However, some STIs like chlamydia and gonorrhoea may cause a difference in the menstrual cycle such as delayed or missed periods or bleeding in between.

A significant connection between periods and STIs does not exist.

14. Issues With Your Thyroid

The thyroid hormone does have a significant role in controlling the menstrual cycle. Excess or less secretion of thyroid hormone can impact the menstrual flow by making it heavy, light, or irregular.

Thyroid issues can certainly influence menses; they can halt periods for several months or more, resulting in a condition known as amenorrhea.

Severe cases may also lead to early menopause before the 40s. Hypothyroidism is likely to develop after menopause.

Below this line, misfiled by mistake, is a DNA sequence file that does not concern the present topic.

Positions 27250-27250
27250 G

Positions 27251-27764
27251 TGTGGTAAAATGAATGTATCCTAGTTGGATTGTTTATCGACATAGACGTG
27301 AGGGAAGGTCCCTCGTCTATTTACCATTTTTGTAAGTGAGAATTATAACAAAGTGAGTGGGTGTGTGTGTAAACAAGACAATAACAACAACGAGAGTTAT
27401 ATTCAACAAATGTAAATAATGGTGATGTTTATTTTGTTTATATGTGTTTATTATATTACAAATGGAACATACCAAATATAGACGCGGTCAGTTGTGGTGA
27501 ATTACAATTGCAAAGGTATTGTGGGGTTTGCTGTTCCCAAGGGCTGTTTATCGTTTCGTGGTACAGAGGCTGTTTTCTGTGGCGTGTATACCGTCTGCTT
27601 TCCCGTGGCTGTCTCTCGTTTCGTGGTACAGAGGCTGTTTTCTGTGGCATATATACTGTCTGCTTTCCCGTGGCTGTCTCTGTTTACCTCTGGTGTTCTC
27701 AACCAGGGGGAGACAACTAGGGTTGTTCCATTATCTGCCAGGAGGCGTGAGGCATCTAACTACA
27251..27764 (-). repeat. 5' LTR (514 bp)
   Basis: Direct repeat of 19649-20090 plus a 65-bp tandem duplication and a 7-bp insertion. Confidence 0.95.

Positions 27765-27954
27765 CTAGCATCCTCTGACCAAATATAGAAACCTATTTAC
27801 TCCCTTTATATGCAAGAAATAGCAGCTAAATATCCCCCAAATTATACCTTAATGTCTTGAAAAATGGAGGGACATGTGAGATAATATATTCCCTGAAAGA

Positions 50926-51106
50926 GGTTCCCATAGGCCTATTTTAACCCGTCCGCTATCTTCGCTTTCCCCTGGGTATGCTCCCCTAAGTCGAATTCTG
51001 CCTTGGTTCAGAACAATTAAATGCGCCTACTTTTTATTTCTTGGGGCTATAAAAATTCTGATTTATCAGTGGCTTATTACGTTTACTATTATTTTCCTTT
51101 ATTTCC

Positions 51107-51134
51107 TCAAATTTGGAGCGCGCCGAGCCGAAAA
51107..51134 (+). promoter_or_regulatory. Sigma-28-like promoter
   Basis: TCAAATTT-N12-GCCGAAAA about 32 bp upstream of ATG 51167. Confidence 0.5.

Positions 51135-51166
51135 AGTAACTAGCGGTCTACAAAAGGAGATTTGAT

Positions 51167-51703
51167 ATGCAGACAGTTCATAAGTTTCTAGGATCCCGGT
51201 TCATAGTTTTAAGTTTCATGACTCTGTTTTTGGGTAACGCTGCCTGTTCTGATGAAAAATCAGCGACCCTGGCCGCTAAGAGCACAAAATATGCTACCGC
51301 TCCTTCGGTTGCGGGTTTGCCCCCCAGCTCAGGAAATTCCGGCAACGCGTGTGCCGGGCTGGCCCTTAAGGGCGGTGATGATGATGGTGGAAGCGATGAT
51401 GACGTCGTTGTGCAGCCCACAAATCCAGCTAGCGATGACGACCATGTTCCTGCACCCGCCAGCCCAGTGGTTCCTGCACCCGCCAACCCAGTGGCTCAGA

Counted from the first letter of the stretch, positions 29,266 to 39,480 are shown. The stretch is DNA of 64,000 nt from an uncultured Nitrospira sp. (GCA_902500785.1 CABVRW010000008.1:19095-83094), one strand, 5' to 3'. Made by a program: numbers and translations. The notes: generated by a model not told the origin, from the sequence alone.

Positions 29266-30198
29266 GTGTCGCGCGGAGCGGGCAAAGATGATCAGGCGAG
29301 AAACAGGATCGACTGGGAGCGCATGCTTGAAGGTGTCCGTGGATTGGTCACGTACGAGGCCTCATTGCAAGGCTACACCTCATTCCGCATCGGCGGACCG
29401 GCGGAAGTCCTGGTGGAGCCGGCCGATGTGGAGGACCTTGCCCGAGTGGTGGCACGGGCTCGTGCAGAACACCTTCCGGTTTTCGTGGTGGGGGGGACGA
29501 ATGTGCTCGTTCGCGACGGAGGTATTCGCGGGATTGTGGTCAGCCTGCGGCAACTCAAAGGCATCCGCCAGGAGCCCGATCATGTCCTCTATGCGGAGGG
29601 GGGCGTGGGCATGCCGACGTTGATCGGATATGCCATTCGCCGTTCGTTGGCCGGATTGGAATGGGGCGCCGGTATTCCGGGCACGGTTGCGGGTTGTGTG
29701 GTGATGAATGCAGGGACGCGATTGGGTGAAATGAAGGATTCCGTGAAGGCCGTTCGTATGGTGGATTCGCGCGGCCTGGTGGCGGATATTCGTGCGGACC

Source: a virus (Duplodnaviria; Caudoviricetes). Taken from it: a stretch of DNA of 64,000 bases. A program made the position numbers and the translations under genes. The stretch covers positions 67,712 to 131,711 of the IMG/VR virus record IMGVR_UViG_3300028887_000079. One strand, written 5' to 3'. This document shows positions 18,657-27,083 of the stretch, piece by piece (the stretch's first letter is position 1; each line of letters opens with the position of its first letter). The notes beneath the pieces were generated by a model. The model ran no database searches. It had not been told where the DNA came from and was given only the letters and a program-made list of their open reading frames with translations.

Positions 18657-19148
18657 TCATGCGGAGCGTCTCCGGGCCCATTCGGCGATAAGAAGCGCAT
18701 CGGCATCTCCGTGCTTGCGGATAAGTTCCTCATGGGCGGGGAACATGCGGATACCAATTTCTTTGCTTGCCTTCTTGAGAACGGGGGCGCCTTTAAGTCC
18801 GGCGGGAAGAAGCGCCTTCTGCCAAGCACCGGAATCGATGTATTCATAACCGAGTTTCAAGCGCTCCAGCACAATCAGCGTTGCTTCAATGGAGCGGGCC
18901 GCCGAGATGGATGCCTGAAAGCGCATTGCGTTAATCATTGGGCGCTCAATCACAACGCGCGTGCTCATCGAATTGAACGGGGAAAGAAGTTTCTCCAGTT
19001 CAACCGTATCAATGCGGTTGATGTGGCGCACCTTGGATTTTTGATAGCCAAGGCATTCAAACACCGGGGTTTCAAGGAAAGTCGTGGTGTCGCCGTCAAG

15. Exercising Factor

Your new exercise regimen could be depleting hormone levels that make your periods happen.

Exercise is always good for the body; the issue with hormones arises only when a person is not exercising at all or overdoing it. The common type of hormonal imbalance, occurring after exercising is as follows-

  • Low estrogen: Estrogen is produced in ovaries, adrenal glands and fat cells. When the female’s body fat level drops below 19%, she is at risk of low estrogen, and there is also a chance of absenteeism or irregularities during the period.
  • Low progesterone: When there is continual intense workout, sex hormone production pales into insignificance to cortisol with this mechanism, progesterone can take the prominent bang. A low level of progesterone can shorten the woman’s menstrual cycle, making it irregular and can even stop menstruation.